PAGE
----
Purpose: Gestational diabetes mellitus (GDM) affect about 17% of all pregnancies and is associated with significant short- and long-term health consequences for the mother and her offspring. Early diagnosis and prompt interventions may reduce these adverse outcomes. We aimed to identify first pregnancy characteristics as risk factors for GDM in subsequent pregnancy. Materials and methods: A population-based nested case–control study was conducted in a large tertiary hospital. The study population included all women with two singleton consecutive pregnancies and deliveries, without GDM in the first pregnancy. Characteristics and complications of the first pregnancy were compared among cases and controls. A multivariable logistic regression model was used to study the association between pregnancy complications (in the first pregnancy) and GDM in the subsequent pregnancy, while adjusting for confounding variables. Results: A total of 38,750 women were included in the study, of them 1.9% (n = 728) had GDM in their second pregnancy. Mothers with GDM in their second pregnancy were more likely to have the following first pregnancy complications: hypertensive disorders, perinatal mortality, maternal obesity and fetal macrosomia. Results remained significant after adjustment for maternal age and inter-pregnancy interval. Having either one of the complications increased the risk for GDM by 2.33 (adjusted OR = 2.33; 95% CI 1.93–2.82) while a combination of two complications increased GDM risk by 5.38 (adjusted OR = 5.38; 95% CI 2.85–10.17). Conclusions: First pregnancy without GDM complicated by hypertensive disorders, perinatal mortality, maternal obesity and fetal macrosomia was associated with an increased risk for GDM in the subsequent pregnancy. Women with these complications may benefit from early detection of GDM in their subsequent pregnancy.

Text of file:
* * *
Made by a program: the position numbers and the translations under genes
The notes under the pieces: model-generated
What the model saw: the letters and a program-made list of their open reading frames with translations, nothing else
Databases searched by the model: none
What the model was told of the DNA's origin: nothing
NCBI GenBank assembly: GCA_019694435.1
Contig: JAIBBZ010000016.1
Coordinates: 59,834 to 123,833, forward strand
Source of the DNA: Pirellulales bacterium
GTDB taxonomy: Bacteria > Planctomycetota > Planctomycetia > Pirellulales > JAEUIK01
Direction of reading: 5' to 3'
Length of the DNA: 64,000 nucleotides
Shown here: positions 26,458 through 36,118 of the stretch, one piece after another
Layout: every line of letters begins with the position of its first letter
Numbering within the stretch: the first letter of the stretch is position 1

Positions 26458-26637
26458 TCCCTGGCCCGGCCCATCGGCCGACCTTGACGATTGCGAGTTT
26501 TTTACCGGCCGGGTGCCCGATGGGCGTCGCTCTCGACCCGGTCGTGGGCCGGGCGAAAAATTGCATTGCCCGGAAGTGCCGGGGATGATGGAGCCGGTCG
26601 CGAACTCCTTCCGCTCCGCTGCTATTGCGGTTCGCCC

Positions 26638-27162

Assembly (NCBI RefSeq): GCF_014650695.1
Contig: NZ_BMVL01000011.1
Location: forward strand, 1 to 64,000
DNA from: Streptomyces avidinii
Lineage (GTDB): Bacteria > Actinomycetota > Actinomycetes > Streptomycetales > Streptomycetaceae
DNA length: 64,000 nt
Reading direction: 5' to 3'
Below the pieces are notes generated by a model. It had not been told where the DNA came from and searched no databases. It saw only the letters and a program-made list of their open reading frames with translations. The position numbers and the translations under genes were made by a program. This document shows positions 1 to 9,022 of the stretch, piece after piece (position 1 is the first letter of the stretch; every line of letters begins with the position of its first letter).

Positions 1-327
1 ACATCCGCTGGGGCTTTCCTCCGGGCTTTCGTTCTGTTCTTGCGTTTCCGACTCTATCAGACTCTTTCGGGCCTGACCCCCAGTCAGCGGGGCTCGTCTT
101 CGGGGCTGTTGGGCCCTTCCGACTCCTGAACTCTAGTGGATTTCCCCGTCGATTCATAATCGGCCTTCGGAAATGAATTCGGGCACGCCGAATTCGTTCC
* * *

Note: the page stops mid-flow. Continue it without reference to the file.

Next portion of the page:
- Gestational diabetes mellitus
- Pregnancy complications
All Science Journal Classification (ASJC) codes
- Obstetrics and Gynaecology